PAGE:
US keeps sanctions on Houthi leaders despite delisting of group
WASHINGTON – The short-lived US designation of Yemen’s Houthi militias as a terrorist group will end Tuesday but sanctions on individual group leaders would remain in place and be in force, US Secretary of State Antony Blinken said.
“The revocations are intended to ensure that relevant US policies do not impede assistance to those already suffering what has been called the world’s worst humanitarian crisis,” Blinken said in a statement Friday.
He went ahead with the promised move despite US condemnation of a drone attack Wednesday on the Abha international airport in Saudi Arabia, which has carried out an offensive in Yemen to defeat the Houthis.
“The United States remains clear-eyed about Ansar Allah’s malign actions and aggression,” Blinken said, referring to the Houthi movement by its formal name.
He said that sanctions on individual Houthi leaders would remain in place and be in force.
Blinken’s predecessor Mike Pompeo had in his final days declared the insurgents to be a terror group, pointing to an attack on the airport in Yemen’s second city of Aden and their links to Iran, an arch-enemy for former president Donald Trump.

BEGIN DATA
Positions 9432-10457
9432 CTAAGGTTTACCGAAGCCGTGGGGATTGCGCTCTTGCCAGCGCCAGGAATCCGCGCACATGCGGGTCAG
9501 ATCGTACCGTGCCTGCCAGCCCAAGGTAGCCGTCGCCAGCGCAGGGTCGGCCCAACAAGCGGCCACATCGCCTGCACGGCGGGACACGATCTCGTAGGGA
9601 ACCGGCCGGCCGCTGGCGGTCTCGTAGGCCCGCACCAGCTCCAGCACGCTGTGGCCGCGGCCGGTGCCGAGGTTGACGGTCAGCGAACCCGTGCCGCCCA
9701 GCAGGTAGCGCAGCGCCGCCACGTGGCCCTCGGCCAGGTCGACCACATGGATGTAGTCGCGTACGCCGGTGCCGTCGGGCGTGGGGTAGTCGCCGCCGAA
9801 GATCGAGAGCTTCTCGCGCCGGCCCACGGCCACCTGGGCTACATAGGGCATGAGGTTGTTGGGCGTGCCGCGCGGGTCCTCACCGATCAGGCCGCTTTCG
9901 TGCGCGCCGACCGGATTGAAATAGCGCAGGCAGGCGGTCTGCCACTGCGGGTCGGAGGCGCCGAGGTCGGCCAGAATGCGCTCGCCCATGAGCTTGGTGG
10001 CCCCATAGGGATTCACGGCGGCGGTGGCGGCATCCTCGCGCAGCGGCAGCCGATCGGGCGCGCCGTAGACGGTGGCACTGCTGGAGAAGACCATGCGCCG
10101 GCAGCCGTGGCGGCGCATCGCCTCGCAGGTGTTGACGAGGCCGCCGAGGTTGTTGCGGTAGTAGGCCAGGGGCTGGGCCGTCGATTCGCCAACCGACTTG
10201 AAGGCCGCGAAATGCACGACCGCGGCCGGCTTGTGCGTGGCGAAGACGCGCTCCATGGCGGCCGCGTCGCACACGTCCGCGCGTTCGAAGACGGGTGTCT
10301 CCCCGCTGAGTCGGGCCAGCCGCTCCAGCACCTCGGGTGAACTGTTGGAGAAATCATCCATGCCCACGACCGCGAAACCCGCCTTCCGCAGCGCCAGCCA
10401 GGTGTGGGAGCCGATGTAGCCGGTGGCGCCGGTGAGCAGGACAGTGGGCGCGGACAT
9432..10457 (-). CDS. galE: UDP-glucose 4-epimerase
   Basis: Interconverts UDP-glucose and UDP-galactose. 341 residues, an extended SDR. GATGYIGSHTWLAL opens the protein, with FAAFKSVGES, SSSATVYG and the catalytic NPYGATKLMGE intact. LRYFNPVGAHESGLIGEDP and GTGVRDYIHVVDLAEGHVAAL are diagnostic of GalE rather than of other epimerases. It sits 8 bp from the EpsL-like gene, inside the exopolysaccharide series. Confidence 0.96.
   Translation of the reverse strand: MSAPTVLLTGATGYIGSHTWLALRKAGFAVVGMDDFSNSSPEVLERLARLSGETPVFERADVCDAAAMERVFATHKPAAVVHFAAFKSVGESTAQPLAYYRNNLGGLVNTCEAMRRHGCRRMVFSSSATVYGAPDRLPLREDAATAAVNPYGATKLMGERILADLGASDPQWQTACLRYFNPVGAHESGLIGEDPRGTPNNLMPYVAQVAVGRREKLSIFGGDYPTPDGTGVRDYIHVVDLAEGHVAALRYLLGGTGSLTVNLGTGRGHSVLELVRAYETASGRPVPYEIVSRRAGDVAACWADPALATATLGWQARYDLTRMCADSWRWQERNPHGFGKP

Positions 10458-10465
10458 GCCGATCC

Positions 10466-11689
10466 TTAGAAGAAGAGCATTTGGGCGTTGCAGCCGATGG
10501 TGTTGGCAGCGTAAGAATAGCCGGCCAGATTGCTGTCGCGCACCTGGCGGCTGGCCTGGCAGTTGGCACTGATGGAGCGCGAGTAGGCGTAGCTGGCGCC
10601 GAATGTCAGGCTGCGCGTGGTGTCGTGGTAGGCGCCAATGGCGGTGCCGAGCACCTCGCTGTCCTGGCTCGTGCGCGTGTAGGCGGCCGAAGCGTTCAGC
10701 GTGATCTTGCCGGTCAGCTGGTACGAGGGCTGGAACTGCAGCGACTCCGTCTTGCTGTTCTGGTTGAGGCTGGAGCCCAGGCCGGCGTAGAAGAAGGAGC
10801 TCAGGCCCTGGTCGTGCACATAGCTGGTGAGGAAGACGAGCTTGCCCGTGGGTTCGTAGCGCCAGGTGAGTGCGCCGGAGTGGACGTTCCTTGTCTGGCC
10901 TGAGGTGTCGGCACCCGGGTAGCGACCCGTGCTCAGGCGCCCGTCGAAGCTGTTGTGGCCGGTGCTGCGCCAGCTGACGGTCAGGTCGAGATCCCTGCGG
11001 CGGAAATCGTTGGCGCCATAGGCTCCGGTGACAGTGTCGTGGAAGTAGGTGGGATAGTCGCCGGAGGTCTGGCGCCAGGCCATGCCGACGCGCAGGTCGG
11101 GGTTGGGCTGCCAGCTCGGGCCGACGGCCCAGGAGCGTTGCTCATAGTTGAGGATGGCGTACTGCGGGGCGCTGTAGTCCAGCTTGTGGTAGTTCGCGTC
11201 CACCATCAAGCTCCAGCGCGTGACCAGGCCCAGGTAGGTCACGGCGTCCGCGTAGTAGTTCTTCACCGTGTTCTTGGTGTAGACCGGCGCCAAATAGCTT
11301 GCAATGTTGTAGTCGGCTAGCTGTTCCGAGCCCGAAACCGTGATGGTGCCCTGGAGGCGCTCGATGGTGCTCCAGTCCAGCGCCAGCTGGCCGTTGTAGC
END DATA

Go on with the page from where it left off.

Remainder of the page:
But humanitarian groups said the designation would put them at legal risk and severely impede efforts in a nation where 80 percent rely on aid.
Humanitarian workers said they had no choice but to work with the Houthis as they are effectively the government in much of the country, including the capital Sana’a.
Blinken had called revocation of the terror designation a top early priority as President Joe Biden launches a new diplomatic drive to end the war.
The new US secretary of state held discussions on Yemen earlier this week with Saudi Foreign Minister Prince Faisal bin Farhan Al Farhan.
Saudi Arabia leads a coalition which intervened in Yemen in 2015, backing government forces fighting the Iran-backed Houthi group.
On Wednesday, the Houthis carried out a drone attack on Saudi’s Abha airport, which caused a fire in a civilian aircraft.
US President Joe Biden last week named veteran U.S. diplomat Tim Lenderking as a US special envoy to Yemen in a bid to step up American diplomacy to end the war.